Principle and prudence sometimes conflict, but they can also reinforce each other. Consider the way the virtues of prudence and moral revulsion against killing innocent civilians affected the evolution of a nuclear taboo. Harry Truman used the new atomic weapon to end World War II without losing sleep over it, but he rejected proposals of nuclear use in 1948 when America had a nuclear monopoly. He again refused to use nuclear weapons to break the Korean stalemate in 1950 even though the United States had overwhelming nuclear superiority. Prudence about expanding the war and maintaining the support of allies was part of his decision, but he also said he was appalled at the idea of killing so many children.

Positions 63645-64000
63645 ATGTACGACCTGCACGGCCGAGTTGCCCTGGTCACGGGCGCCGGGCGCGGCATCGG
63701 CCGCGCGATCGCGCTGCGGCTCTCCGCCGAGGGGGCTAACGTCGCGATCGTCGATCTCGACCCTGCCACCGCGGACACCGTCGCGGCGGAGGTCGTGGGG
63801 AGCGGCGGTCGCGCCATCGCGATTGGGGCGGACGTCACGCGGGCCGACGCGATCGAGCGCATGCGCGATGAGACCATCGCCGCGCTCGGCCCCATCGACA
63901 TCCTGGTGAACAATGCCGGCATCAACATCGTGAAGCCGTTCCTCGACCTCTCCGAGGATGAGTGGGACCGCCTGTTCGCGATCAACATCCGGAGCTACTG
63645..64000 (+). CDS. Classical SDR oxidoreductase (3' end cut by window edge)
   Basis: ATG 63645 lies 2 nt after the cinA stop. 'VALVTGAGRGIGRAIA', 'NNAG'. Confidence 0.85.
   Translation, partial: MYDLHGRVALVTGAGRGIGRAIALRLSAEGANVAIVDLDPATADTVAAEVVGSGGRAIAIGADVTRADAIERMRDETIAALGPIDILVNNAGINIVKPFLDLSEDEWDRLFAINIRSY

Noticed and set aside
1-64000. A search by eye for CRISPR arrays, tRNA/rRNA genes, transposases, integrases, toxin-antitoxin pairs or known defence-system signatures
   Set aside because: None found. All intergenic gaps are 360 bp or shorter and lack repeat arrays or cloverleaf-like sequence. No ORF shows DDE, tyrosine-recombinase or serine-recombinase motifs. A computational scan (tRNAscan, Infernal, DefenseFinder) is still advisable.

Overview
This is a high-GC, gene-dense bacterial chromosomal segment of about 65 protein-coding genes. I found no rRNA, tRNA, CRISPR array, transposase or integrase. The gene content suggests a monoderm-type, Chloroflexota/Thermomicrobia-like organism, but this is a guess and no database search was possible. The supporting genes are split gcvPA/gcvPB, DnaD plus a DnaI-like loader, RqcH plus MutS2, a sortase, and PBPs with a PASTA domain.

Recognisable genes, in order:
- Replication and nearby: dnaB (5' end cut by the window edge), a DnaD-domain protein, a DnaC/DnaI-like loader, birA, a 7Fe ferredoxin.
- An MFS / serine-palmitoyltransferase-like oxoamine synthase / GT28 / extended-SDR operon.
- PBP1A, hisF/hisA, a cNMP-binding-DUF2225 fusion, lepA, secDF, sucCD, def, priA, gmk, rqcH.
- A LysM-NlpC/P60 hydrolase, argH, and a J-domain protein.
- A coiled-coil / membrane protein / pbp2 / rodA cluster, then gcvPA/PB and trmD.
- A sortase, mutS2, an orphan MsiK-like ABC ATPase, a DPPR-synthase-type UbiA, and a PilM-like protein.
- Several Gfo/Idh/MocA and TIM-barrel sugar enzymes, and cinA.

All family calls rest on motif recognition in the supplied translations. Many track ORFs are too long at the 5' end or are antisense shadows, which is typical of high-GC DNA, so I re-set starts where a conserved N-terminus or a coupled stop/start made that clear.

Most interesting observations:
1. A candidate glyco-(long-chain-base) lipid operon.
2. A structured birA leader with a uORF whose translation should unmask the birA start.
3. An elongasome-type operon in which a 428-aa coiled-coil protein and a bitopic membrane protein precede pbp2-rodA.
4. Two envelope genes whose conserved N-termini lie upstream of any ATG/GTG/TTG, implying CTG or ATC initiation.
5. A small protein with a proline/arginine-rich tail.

Dwight Eisenhower threatened to use nuclear weapons as a means of creating deterrence in the Cold War, but at several points he rejected military advice to actually use them. While prudence became an increasingly important part of the mix of virtues after the Soviet Union exploded its first atomic bomb in 1949, privately Eisenhower also invoked moral convictions in explaining his decisions to his advisors in the 1950s. Similarly, John Kennedy’s prudence in seeking a compromise to end the Cuban Missile Crisis is a stark moral contrast to Johnson’s risky advocacy of an air strike. But neither Johnson nor Nixon seriously considered using (as opposed to threatening) nuclear weapons to escape their Vietnam imbroglio. The moral consequences of these “nonevents” were enormous. Had these presidential choices gone the other way, the world would look very different today.